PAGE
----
Since we’re on the subject of Mustangs, and their design influence, let’s go back to 1962 or so, and see how the design development program for it changed rather abruptly after the 1961 Continental went into production and became a major influence on other Ford cars as well as the competition’s.
Here we see one of several concepts that was part of the Mustang’s design evolution. This one, the Allegro from 1962, has quite a bit of Corvair Monza influence, except for the front end. That’s hardly surprising, given how the Monza coupe’s success was the trigger that really launched the Mustang project. In a curious coincidence (or not) the Allegro is wearing Comet wheel covers, which are almost identical to those on the 1960½ Monza.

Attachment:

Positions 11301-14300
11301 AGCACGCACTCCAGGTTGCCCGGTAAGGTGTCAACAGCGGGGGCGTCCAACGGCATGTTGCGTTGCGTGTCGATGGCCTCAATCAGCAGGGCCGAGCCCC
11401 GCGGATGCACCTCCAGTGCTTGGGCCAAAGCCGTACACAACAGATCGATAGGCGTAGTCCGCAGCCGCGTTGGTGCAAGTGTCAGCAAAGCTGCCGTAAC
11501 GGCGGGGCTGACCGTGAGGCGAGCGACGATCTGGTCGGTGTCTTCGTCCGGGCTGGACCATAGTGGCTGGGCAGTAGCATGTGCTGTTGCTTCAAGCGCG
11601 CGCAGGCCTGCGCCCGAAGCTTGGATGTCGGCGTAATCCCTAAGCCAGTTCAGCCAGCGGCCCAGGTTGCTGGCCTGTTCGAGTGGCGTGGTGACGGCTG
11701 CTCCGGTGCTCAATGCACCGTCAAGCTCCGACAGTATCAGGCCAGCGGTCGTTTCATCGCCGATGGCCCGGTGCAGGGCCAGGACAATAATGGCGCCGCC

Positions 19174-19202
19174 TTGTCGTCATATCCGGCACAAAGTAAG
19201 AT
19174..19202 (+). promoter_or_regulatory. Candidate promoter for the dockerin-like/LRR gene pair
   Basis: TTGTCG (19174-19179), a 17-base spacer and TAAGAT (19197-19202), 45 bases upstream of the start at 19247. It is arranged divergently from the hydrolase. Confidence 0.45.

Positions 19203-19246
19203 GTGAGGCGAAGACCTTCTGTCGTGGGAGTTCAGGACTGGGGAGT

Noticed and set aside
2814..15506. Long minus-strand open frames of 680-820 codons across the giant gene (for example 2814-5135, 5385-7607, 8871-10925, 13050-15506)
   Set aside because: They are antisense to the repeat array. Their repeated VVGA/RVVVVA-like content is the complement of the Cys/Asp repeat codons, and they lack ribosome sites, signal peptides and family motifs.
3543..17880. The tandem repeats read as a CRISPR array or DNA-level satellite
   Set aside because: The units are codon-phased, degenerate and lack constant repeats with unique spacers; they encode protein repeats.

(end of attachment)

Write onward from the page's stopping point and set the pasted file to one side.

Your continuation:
Elwood Engel’s concept for the 1961 Thunderbird was rejected, but got a second life when it was adopted for the Continental. Its slab sides with that upkick over the rear wheels, roof, rear window, and aspects of the rear fenders all found their way into the final Mustang program, in a complete about face from the Allegro.
Obviously, the Mustang’s trademark side scallop and fake air intake, a key part of the original mid-engine Mustang I, added some distinct character to the slab sides, but the influence from the Continental is unmistakable.